The New Zealand flag as we know it is the result of a series of quests for a national badge that began in the 1830s and continued through to 1902.
The First Flag
The need for a New Zealand flag was first triggered when, in 1830, the New Zealand ship the Sir George Murray was detained in Sydney harbour for sailing without a flag – a violation of British Maritime law.
At this point New Zealand neither had its own flag, nor were New Zealand ships entitled to sail under the British flag as New Zealand was not yet a British colony.
In order for trade to continue between New Zealand and Australia a flag had to be adopted.
Under the then British Resident James Busby’s direction, Rev. Henry Williams, the senior missionary of the Church Missionary Society and a former lieutenant in the Royal Navy, was tasked with designing an official New Zealand flag.
The Flag of the United Tribes of New Zealand
Williams produced three designs which were put before a meeting of 25 Maori chiefs at Waitangi in 1834. The chiefs voted and chose one of the designs – a modified St George’s Cross (below). This was New Zealand’s first flag and was known as the flag of the United Tribes of New Zealand.
The Union Jack
The flag of the United Tribes of New Zealand did not last long as the official national flag. In 1840, after the signing of the Treaty of Waitangi, New Zealand became a British Colony and the Union Jack replaced the flag of the United Tribes as the country’s official flag.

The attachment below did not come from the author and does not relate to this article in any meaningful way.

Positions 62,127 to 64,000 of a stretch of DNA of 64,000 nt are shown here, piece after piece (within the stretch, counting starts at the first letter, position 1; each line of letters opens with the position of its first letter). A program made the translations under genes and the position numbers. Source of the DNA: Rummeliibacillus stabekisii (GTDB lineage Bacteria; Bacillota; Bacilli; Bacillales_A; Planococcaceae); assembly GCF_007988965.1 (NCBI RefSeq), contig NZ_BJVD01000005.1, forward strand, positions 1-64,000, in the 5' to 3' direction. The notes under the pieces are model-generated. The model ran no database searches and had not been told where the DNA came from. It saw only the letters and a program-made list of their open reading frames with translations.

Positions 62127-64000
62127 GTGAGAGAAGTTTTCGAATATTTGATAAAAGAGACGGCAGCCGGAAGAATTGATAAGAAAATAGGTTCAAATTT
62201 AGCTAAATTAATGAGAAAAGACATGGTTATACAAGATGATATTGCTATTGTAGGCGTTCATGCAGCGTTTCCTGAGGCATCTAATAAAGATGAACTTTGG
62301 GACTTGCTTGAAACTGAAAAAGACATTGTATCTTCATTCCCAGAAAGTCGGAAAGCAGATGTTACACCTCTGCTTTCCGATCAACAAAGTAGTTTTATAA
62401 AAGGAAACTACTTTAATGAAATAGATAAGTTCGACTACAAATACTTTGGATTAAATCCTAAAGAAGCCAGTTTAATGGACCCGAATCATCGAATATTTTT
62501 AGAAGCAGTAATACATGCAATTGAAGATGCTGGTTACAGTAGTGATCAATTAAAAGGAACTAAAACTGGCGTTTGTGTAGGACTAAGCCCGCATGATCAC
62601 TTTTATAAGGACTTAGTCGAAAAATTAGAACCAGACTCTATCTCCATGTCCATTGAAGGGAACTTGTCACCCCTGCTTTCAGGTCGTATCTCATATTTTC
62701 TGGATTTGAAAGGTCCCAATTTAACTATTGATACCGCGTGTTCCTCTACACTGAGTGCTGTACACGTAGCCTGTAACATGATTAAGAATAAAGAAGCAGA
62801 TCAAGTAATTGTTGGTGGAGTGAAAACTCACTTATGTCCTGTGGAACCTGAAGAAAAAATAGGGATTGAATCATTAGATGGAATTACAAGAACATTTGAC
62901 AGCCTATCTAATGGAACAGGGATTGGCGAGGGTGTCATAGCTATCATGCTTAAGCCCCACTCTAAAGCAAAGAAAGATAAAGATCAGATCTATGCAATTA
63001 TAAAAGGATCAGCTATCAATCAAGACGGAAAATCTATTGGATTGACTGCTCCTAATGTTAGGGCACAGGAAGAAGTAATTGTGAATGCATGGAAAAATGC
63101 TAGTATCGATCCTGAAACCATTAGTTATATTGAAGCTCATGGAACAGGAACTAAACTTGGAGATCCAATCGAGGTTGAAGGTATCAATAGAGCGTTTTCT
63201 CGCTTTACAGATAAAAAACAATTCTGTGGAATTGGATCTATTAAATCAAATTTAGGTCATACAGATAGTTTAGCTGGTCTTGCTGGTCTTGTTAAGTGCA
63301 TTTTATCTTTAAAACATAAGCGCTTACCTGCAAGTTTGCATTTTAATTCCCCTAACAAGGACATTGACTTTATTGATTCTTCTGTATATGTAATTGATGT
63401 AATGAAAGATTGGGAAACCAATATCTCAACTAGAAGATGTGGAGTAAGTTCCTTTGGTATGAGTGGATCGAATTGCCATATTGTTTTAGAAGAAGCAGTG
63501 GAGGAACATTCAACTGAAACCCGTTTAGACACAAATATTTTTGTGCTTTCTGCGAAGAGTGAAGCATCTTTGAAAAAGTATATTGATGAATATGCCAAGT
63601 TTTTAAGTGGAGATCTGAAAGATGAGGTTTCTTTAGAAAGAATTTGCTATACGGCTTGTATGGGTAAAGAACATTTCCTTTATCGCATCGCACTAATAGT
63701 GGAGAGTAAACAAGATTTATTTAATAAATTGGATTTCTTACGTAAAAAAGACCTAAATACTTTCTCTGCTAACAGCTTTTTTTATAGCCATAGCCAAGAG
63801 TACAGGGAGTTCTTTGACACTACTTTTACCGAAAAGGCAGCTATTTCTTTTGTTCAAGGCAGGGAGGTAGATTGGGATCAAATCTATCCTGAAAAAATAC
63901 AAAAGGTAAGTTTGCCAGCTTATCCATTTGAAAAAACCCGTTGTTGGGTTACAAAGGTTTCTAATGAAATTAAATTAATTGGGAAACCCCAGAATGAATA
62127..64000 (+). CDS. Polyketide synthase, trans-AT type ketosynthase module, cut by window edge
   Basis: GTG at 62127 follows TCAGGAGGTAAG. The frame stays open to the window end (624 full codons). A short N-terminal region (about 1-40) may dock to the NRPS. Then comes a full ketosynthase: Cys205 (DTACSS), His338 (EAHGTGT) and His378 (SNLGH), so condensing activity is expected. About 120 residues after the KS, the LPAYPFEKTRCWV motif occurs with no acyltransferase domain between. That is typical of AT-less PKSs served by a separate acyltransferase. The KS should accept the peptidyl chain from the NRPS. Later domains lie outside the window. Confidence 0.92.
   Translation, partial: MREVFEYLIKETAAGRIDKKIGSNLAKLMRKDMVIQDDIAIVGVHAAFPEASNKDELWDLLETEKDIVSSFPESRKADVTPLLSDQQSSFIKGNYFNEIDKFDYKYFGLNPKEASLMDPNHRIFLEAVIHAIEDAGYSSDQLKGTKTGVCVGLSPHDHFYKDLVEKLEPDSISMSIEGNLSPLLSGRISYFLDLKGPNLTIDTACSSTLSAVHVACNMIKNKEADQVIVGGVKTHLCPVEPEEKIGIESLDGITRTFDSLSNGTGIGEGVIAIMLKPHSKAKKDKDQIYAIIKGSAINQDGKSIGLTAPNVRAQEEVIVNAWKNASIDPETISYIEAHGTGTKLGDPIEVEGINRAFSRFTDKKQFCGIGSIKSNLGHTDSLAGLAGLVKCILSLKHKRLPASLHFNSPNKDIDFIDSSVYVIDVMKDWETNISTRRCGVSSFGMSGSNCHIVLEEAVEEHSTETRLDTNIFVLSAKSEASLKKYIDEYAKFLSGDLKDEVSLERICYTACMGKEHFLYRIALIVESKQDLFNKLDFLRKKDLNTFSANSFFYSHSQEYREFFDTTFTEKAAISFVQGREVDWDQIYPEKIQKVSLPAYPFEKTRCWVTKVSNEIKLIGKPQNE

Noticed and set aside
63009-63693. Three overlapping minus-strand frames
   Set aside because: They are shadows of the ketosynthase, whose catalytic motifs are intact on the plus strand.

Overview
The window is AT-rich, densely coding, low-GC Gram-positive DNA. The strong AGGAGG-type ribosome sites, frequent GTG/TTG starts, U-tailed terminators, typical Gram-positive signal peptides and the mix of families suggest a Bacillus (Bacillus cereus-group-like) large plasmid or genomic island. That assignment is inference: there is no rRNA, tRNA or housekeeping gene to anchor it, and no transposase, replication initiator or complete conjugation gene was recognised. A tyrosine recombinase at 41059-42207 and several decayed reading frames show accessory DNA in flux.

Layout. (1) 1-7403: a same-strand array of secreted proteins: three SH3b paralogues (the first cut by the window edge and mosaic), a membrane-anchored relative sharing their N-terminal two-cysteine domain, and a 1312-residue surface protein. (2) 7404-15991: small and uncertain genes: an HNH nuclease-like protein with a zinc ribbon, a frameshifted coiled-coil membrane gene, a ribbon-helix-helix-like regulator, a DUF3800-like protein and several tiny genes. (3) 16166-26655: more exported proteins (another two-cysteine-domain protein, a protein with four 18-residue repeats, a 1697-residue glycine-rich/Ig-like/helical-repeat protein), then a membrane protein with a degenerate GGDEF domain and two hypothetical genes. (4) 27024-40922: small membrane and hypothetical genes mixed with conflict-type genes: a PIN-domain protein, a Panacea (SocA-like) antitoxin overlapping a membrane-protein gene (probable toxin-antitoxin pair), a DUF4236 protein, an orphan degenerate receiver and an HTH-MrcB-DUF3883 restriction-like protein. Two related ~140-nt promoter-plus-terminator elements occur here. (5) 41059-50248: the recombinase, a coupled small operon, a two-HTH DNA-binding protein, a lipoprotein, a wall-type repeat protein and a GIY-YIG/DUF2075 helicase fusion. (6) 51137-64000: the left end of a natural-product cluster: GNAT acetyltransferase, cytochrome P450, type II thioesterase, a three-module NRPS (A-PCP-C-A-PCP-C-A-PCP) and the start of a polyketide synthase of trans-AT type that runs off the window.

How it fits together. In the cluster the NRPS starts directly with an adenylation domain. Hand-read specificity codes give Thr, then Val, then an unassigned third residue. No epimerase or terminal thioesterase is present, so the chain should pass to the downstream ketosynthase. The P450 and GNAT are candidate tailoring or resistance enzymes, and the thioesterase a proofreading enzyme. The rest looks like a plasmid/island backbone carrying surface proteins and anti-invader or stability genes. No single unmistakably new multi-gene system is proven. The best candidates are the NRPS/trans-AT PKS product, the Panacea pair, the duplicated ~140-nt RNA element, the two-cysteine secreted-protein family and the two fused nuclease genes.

The Blue Ensign
The first steps were taken towards the blue flag with red stars that we know today when the British passed the Colonial Navy Defence Act in 1865. This required all colonial government ships to fly the Royal Navy blue ensign to which that particular colony’s badge had been added (known as a “defaced ensign”). Unfortunately, New Zealand did not have a colonial badge at the time, so the initials “NZ” were used instead and the flag was introduced in 1867.
The Southern Cross
Two years later, in 1869, the initials “NZ” were replaced by four red stars representing the Southern Cross. As an ensign, the flag was designed for use only on government ships. However, it’s use as a general flag grew until, by the time of the Second Boer War, it had become New Zealand’s unofficial national flag.
In 1902, with the flag now in general use, the Ensign and Signals Bill was passed by the New Zealand government and the flag became the official flag of New Zealand.